In March 1958, The Ubyssey
again had problems. A vocal
club group complained to council that The Ubyssey was not
giving them adequate coverage
The council was divided on
the 'matter, student opinion was
that there was entirely enough
campus news as it was, and faculty members felt that the paper — should it continue to
soft-pedal clubs — looked like
a miniature newspaper, "not
like a high school rag or a product of a State College."
The clubs struck a bargain,
privately, with The Ubyssey on
clubs.' publicity and the 'tween
classes section was created as it
is today.
Men's Fashions
3573 W. 41st
at Dunbar
AM 6-5920 Page 10
Friday,  October   20,   1961
Standards upped
for sport  awards
Jock to odd
25 to solve
the probl
alls mi...
-Photo  by Les  Pal
TWO ENDS of the UBC Sports Program. Above, unidentified
swimmer leaps into water of Empire Pool during intramural
championships Thursday. More than 100 swimmers broke
several records in one of most successful meets ever. Right,
a couple of ends on the UBC Chiefs, one of the three extramural football teams.
in Rugby
Birds leading an
underdogs life
UBC  TCiunderbirds  continue to  lead an  underdog's life
this weekend.
Thunderbirds meet undefeated 'Lomas Saturday in first
division rugby action, but they
are definite underdogs.
Birds are still out of condition and plagued with injuries.
Most of their backfield is inexperienced and Neal Henderson, their veteran fullback, is
out with ah injury.
Head coach Dr. Albert Laithwaite said Thunderbirds will
play an open game rather than
a defensive game.
Game time is 2:30 at Connaught Park.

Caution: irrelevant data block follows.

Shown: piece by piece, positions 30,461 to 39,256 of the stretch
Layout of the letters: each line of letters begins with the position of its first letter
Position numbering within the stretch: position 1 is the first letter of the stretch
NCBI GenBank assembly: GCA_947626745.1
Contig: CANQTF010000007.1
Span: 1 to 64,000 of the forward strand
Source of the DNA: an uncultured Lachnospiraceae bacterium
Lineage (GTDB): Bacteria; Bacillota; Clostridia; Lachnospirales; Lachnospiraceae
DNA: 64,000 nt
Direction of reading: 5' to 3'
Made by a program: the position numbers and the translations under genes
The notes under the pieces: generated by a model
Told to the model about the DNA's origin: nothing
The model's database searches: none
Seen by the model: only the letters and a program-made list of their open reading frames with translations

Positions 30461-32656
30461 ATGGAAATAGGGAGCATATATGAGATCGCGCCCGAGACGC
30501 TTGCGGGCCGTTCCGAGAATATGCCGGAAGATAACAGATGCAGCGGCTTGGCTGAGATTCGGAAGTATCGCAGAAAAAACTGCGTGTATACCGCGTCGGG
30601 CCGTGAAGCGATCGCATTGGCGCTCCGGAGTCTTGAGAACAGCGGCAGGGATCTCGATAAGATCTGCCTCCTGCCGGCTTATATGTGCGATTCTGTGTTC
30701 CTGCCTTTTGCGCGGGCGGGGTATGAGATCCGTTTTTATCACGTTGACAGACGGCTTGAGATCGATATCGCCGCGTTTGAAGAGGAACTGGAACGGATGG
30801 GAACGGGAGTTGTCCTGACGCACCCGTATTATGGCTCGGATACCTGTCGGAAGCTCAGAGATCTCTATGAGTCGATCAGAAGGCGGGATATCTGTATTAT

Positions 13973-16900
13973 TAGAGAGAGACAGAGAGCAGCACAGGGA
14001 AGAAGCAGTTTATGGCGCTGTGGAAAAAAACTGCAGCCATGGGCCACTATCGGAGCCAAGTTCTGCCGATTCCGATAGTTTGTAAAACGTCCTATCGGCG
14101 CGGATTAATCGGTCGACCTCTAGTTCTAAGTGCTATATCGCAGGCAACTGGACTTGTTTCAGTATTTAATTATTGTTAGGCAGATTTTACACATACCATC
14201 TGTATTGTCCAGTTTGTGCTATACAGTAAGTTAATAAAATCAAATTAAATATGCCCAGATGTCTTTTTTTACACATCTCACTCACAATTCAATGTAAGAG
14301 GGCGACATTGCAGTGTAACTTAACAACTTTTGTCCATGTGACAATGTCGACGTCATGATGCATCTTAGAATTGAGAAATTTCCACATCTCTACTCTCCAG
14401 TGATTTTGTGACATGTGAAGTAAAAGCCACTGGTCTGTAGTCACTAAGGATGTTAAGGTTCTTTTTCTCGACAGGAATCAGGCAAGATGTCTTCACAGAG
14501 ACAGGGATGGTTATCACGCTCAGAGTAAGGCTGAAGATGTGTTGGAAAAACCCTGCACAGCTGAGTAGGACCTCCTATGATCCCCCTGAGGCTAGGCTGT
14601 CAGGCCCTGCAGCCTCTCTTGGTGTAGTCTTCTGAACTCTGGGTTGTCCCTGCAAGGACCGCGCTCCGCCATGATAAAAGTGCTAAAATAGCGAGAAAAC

The five other rugby teams
will also be playing Saturday.
Braves meet Rowing Club at
Balaclava Park; Tomahawks
meet Ex-Britannia II at Clinton Park. Frosh I and Frosh II
meet Hornets at Winona and the
Barbarians II at Pauline Johnson School, respectively.
The only home game will he
at 1:30 on the Gym field. Physical Eds look for their third win
this year against Richmond II.
Only men who are rated league all-star calibre by thei
coaches will be eligible for athletic letters this year.
An   amendment  to    the   Big j
Block  Club constitution stating
this was made at a meeting  of;
the club this week.
Basketball coach Jack Pomfret
found out this week that 20
can't be divided by three and
still come out even. The solution: add 25 and try again.
Pomfret has already selected
20 players Jor the three university teams and another 25 will
be chosen at the beginning of
next week to round out the
teams' rosters.
The players were selected
from the more than 90 who
showed up for tryout practices
last week.
The 20 include three returnees
froim, last year's Thunderbirds,1
Dave Way, Dune McCaUum, and